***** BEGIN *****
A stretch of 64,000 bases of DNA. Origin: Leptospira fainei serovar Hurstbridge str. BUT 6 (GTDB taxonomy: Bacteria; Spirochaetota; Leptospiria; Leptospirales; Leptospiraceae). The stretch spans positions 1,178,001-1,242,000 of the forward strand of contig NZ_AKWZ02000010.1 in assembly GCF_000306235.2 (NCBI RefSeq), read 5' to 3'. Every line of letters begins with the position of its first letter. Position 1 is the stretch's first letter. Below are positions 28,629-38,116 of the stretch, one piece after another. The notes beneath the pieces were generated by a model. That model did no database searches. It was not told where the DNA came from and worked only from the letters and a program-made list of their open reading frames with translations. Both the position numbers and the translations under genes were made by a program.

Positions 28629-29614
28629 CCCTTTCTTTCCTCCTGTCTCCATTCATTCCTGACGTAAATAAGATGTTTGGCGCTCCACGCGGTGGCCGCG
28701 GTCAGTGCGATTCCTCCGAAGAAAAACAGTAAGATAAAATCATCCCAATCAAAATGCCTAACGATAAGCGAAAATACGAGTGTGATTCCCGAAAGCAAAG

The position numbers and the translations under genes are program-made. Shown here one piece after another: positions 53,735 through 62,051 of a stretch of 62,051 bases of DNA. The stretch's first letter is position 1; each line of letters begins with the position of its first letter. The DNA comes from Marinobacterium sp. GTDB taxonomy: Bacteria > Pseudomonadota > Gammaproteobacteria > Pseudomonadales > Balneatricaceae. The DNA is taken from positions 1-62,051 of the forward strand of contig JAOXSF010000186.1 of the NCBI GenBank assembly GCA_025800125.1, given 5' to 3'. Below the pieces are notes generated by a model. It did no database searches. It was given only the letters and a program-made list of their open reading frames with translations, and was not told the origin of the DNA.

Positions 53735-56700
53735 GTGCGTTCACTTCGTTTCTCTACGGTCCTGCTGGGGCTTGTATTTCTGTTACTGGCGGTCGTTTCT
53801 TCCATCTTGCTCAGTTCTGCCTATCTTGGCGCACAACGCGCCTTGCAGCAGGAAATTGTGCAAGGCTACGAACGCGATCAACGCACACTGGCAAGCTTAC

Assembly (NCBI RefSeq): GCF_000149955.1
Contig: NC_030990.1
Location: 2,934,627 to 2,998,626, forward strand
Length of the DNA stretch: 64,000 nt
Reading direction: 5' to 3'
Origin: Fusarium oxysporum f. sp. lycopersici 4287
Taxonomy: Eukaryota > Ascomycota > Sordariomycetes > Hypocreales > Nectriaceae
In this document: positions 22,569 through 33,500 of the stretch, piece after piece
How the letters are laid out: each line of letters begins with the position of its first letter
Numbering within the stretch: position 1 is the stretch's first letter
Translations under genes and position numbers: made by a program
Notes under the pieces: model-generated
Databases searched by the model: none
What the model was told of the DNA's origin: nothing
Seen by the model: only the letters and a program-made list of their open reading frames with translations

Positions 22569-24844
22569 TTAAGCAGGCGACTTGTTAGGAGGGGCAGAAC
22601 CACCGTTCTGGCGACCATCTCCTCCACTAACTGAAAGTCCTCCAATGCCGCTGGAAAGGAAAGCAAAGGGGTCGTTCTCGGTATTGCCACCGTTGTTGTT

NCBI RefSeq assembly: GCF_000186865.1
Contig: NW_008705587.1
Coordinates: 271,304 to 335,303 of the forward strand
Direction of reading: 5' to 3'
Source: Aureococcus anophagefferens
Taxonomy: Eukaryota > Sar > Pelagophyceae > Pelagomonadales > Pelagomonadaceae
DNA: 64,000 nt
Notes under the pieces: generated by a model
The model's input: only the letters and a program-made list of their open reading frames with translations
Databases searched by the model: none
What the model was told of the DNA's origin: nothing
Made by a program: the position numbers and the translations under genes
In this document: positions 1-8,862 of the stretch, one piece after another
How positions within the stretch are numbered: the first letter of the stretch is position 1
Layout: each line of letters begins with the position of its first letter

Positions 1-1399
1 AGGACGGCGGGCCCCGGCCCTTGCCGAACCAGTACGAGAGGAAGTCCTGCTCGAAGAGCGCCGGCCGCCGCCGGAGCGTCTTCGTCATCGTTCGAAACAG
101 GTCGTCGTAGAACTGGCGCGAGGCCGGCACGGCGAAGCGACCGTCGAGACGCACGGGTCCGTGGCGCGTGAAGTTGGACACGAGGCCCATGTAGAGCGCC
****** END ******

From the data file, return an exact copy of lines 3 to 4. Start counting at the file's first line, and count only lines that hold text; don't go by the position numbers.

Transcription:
28629 CCCTTTCTTTCCTCCTGTCTCCATTCATTCCTGACGTAAATAAGATGTTTGGCGCTCCACGCGGTGGCCGCG
28701 GTCAGTGCGATTCCTCCGAAGAAAAACAGTAAGATAAAATCATCCCAATCAAAATGCCTAACGATAAGCGAAAATACGAGTGTGATTCCCGAAAGCAAAG